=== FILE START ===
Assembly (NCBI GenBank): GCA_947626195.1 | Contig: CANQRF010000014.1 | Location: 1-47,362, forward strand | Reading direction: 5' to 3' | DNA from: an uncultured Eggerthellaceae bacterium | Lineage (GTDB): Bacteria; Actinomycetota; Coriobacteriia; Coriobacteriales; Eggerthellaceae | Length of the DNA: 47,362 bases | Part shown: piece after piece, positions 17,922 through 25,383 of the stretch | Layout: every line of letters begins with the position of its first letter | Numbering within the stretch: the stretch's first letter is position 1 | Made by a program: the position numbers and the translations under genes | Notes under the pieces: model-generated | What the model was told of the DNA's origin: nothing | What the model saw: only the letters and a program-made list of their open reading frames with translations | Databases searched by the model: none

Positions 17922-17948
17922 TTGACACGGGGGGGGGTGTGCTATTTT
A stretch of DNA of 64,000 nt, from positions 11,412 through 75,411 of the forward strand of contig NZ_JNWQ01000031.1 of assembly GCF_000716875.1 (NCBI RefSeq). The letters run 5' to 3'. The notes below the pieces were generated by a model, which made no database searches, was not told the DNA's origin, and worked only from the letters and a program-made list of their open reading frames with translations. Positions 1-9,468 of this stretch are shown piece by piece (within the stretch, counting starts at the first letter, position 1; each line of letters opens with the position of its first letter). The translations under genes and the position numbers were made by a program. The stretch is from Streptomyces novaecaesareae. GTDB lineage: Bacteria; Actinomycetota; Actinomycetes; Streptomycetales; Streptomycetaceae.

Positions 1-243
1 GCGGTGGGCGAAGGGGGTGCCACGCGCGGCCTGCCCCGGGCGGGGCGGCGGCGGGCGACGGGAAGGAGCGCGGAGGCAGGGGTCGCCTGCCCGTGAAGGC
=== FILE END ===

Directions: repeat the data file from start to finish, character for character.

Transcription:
Assembly (NCBI GenBank): GCA_947626195.1 | Contig: CANQRF010000014.1 | Location: 1-47,362, forward strand | Reading direction: 5' to 3' | DNA from: an uncultured Eggerthellaceae bacterium | Lineage (GTDB): Bacteria; Actinomycetota; Coriobacteriia; Coriobacteriales; Eggerthellaceae | Length of the DNA: 47,362 bases | Part shown: piece after piece, positions 17,922 through 25,383 of the stretch | Layout: every line of letters begins with the position of its first letter | Numbering within the stretch: the stretch's first letter is position 1 | Made by a program: the position numbers and the translations under genes | Notes under the pieces: model-generated | What the model was told of the DNA's origin: nothing | What the model saw: only the letters and a program-made list of their open reading frames with translations | Databases searched by the model: none

Positions 17922-17948
17922 TTGACACGGGGGGGGGTGTGCTATTTT
A stretch of DNA of 64,000 nt, from positions 11,412 through 75,411 of the forward strand of contig NZ_JNWQ01000031.1 of assembly GCF_000716875.1 (NCBI RefSeq). The letters run 5' to 3'. The notes below the pieces were generated by a model, which made no database searches, was not told the DNA's origin, and worked only from the letters and a program-made list of their open reading frames with translations. Positions 1-9,468 of this stretch are shown piece by piece (within the stretch, counting starts at the first letter, position 1; each line of letters opens with the position of its first letter). The translations under genes and the position numbers were made by a program. The stretch is from Streptomyces novaecaesareae. GTDB lineage: Bacteria; Actinomycetota; Actinomycetes; Streptomycetales; Streptomycetaceae.

Positions 1-243
1 GCGGTGGGCGAAGGGGGTGCCACGCGCGGCCTGCCCCGGGCGGGGCGGCGGCGGGCGACGGGAAGGAGCGCGGAGGCAGGGGTCGCCTGCCCGTGAAGGC